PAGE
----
Inside the Mind of Luis Mijangos, Sextortion Hacker "Mistah X"

January's GQ has a fascinating piece on a fellow who turned up in our crime coverage the past couple years: Luis Mijangos, the so-called "sextortion" hacker out of Santa Ana sentenced Sept. 1 to six years in prison for cyber-terrorism.

The 32-year-old undocumented immigrant hacked into dozens of computers to obtain personal data--and in some cases demanded sexually explicit videos from females lest he email their boyfriends the lie that the women willingly sent him risque images he actually obtained on the sly.

Mijangos, who has been confined to a wheelchair since getting caught in gang crossfire as a teen, was obsessed with the X-Men character Professor X, so much so that his handle with the people he sextorted was "Mistah X." In "The Hacker is Watching," David Kushner writes that Amy Wright, a 20-year-old brunette at UC Irvine, was on her laptop when she got an IM from mistahxxxrightme asking for webcam sex. When Wright told the stranger off, Mistah X IM'd back that he knew all about her, describing her dorm room, the color of her walls, the pattern on her sheets, the pictures on her walls. "You have a pink vibrator," he wrote before posting a shot of her in that very room, naked on the bed, having webcam sex with her boyfriend James Kelly.

Mistah X also IM'd Kelly's ex-girlfriend Carla Gagnon with a video still of her in the nude, as well as an online boast that he had control of Kelly's computer. The couple complained to campus police, who were powerless. The task of hunting down Mistah X/Luis Mijangos fell to agents FBI agents Tanith Rogers and Jeff Kirkpatrick of the FBI's cyber program in Los Angeles. Portrayed by Kushner as "the unit's own Mulder and Scully," the tech-savvy agents began with their only link to the hacker, his email account obtained from his Internet provider. With that, the feds tracked Mijangos' communication with dozens of other victims before tracking him to his Santa Ana home.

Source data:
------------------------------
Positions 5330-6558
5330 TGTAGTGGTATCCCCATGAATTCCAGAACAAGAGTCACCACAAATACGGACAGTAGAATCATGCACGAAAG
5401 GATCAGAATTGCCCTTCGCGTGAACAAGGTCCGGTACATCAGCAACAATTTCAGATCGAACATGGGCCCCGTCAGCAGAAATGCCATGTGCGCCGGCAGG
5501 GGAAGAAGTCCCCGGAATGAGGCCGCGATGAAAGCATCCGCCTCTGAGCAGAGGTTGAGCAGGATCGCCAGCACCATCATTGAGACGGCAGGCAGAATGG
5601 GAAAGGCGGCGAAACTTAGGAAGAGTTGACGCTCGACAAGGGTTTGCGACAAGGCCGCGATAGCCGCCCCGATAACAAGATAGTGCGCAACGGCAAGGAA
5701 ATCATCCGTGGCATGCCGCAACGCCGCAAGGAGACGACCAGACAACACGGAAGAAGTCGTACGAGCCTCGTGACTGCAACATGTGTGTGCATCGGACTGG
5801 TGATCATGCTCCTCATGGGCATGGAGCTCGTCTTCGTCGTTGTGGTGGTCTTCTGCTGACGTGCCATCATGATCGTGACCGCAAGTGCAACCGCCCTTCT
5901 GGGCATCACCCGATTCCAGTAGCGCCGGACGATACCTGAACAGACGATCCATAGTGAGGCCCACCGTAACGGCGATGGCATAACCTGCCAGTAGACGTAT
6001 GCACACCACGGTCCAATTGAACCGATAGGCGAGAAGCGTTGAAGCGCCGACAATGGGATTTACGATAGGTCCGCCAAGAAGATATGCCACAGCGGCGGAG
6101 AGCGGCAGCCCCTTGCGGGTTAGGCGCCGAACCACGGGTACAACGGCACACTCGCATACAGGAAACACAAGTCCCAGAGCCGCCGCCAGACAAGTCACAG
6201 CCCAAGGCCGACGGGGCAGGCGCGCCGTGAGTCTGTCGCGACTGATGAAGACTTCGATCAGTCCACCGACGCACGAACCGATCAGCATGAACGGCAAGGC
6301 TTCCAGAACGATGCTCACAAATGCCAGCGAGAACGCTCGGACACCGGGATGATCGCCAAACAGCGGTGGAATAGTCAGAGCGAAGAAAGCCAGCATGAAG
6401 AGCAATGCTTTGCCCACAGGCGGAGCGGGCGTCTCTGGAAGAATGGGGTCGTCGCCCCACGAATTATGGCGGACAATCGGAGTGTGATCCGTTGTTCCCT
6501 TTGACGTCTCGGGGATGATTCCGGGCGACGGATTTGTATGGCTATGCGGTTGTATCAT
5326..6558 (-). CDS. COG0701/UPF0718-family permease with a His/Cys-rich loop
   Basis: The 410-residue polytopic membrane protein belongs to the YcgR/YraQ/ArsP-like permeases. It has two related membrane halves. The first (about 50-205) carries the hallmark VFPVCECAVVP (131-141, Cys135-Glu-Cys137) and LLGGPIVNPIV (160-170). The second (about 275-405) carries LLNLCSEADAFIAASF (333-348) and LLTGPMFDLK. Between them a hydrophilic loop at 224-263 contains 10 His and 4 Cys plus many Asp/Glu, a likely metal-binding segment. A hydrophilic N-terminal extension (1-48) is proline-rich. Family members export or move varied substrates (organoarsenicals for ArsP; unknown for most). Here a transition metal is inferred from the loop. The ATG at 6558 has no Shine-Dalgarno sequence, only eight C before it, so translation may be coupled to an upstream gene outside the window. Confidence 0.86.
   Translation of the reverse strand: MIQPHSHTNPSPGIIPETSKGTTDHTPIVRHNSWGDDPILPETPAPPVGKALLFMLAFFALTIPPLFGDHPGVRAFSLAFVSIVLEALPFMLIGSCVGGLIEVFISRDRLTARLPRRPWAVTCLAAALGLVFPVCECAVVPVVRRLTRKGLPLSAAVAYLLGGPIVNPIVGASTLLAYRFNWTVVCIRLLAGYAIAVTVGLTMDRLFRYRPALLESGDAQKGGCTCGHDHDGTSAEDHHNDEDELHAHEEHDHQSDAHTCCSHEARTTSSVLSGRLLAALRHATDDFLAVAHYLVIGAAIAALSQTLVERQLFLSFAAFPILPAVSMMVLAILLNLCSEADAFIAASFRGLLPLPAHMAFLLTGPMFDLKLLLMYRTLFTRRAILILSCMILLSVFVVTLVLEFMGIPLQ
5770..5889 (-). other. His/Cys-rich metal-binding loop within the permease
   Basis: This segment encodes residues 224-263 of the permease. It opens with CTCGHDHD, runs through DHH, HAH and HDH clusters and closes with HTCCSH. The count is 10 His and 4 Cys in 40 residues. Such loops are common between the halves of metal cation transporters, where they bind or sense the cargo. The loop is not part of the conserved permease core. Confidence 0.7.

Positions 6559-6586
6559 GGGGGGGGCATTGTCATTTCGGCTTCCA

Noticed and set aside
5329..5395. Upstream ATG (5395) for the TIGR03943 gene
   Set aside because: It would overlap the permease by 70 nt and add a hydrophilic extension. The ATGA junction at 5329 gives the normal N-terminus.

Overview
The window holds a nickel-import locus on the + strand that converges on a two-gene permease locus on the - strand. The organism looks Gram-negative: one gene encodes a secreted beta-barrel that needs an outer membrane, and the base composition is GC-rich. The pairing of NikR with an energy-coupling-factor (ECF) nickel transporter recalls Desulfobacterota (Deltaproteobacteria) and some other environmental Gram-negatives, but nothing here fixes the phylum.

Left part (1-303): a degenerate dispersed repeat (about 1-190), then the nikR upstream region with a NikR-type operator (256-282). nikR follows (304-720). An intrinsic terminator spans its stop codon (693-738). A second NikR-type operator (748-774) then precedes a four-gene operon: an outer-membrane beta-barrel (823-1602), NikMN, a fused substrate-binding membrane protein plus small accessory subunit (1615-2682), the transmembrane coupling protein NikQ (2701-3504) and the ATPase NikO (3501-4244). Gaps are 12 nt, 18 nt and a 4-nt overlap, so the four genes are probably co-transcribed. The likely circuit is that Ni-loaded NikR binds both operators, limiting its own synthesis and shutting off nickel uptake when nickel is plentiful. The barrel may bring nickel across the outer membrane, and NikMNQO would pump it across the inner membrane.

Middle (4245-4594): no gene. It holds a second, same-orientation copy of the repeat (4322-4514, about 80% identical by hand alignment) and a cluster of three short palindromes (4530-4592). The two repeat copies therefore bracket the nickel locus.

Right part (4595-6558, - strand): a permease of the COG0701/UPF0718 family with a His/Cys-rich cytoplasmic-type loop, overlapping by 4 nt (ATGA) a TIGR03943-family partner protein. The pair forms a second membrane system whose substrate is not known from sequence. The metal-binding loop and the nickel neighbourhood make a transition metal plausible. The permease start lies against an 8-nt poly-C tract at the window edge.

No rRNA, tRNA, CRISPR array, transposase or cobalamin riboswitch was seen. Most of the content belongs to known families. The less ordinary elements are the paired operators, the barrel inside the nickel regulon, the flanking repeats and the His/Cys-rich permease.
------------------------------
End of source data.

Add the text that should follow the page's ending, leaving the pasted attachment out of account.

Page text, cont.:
Anyone else feel better about that anonymous email they sent their ex- one booze-fueled night?

The agents managed to get a photo of Mijangos, put his home under surveillance and discovered he had drifted from somewhat harmless to criminal hacking.

He wasn't getting rich, but Mijangos says he earned enough to buy a $5,000 titanium wheelchair that he tricked out with $400 wheels. He felt reborn. "When it comes to hacking, yes, I'm not going to deny it--it's like you feel like you accomplish something," he says. "Like you feel proud of doing something that not many people can do." In the early days of cybercrime, hackers had to code their software from scratch, but as he searched the Web, Mijangos found dozens of programs, with names like SpyNet and Poison Ivy, available cheaply, if not free. They allowed him to access someone's desktop but limited the number of computers he could control simultaneously. Bragging to his peers, Mijangos says he found a way to modify an existing program that supported roughly thirty connections so that it could handle up to 600 computers at once.

He decided to peep out a hacked computer's camera while the Latina user was away from the keyboard--and eventually watcher her, in her bedroom, singing and dancing as she vacuumed the floor, completely unaware that he was watching.

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